9 Table 2.4b: University of Kansas Capital Improvement Projects with Pedestrian Funding *Table 2.4a includes a 2013 shared project between the City and KU to fund a shared use path along Bob Billings Parkway between Kasold Drive and Engel Road Table 2.5: City of Regular Maintenance Projects with Pedestrian Funding *When bike ped improvements were part of a larger project, only the facility costs were included and not any associated costs such as street widening, mobilization, or movement of utilities. **Privately funded sidewalk maintenance is not tracked **Currently no state or federal funding includes pedestrian maintenance 49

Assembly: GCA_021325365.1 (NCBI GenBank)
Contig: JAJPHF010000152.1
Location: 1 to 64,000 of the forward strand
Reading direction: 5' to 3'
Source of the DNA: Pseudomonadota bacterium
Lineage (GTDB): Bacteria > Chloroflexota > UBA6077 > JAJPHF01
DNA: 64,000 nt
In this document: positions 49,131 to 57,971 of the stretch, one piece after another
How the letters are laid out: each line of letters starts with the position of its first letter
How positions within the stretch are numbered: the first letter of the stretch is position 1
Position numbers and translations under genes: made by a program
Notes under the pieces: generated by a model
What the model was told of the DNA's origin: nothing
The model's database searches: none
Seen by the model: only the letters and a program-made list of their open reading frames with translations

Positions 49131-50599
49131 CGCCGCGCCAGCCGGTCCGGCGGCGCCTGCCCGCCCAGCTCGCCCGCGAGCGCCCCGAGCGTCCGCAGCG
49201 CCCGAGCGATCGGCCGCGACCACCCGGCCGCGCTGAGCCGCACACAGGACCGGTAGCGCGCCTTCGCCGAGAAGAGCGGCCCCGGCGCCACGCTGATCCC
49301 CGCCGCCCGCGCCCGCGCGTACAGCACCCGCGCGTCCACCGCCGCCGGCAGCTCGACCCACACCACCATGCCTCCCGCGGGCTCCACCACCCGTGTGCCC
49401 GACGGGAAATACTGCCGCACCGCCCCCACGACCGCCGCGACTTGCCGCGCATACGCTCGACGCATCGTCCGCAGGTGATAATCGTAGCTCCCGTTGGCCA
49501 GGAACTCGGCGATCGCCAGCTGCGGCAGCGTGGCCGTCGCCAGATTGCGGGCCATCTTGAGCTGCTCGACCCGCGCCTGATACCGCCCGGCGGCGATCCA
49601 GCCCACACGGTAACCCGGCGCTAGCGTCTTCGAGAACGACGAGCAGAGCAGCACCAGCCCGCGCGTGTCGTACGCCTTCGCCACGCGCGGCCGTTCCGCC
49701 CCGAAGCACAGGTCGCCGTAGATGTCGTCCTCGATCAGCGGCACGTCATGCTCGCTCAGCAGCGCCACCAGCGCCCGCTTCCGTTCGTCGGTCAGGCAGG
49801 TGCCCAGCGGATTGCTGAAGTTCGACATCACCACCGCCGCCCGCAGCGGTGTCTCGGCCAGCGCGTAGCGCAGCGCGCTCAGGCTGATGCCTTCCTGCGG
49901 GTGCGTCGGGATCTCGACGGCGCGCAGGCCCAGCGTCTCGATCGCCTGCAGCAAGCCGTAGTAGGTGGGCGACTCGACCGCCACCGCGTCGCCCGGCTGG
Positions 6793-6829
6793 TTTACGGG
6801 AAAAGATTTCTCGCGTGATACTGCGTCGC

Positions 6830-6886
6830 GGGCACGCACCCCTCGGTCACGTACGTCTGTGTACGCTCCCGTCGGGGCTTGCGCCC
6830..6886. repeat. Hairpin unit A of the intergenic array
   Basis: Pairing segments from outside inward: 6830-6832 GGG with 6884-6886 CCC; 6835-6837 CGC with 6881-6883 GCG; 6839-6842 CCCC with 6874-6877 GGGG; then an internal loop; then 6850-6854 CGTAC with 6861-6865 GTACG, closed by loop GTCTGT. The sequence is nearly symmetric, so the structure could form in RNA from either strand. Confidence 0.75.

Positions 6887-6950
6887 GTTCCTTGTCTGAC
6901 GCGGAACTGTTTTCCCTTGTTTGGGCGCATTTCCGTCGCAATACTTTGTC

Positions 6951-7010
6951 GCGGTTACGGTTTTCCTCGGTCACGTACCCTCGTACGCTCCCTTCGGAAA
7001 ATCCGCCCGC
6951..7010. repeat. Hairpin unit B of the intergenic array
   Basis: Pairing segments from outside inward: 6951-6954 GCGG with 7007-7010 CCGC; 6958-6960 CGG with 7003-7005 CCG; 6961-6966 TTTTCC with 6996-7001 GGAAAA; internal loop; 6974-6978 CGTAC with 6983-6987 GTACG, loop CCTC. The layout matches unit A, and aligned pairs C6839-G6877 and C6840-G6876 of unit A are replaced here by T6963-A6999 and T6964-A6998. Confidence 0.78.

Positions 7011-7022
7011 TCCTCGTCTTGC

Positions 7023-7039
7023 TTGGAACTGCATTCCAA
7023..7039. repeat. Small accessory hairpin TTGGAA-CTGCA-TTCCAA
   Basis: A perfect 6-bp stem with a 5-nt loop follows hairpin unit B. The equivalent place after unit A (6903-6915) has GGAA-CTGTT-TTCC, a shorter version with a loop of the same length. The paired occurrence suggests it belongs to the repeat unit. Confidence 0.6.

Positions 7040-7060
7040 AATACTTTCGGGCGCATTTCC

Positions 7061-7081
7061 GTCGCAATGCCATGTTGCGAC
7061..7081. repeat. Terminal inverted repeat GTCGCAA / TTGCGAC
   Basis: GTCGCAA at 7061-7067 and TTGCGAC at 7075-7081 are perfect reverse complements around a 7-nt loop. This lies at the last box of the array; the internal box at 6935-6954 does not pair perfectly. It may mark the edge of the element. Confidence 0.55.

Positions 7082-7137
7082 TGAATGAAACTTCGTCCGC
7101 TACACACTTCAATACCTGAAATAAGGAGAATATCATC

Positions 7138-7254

10 Table 2.6: Capital Improvement Project/General Maintenance Funding Methods by Year Table 2.6 details the sources of funding for both capital improvement and maintenance costs. About 50.4% of the construction costs were funded through city funds from sales or property taxes. State/federal funds account for around 42.1% while county and private funds account for about 8.5%. Funding for Pedestrian Infrastructure in Sidewalk Maintenance The current funding model for sidewalk maintenance places responsibility for all repairs on the adjacent property owner. The City of administers repairs related to ADA accessibility, rightsof way, and recreational paths ( Code Chapter XVI, Article 2). If necessary, the city can use condemnation and special assessment proceedings to force property owners to comply with sidewalk repair requirements. Sidewalk repair is largely a complaint driven process as opposed to inspection driven, and currently results in a 60% voluntary compliance rate. In current practice, city staff does not perform sidewalk repairs and does not pursue forced compliance by property owners. This sidewalk maintenance policy requires regular inspection and notification to ensure compliance. Cities such as Minneapolis, MN and Dubuque, MI have sidewalk inspection programs. In Dubuque, City staff inspect miles of sidewalk each year and notify abutting property owners if sidewalk repair is needed. The current condition of sidewalks in suggests that the current policy does not result in compliance. If the City decides that strict enforcement is not feasible, alternative programs or ordinances should be developed. 50 Regional Pedestrian Plan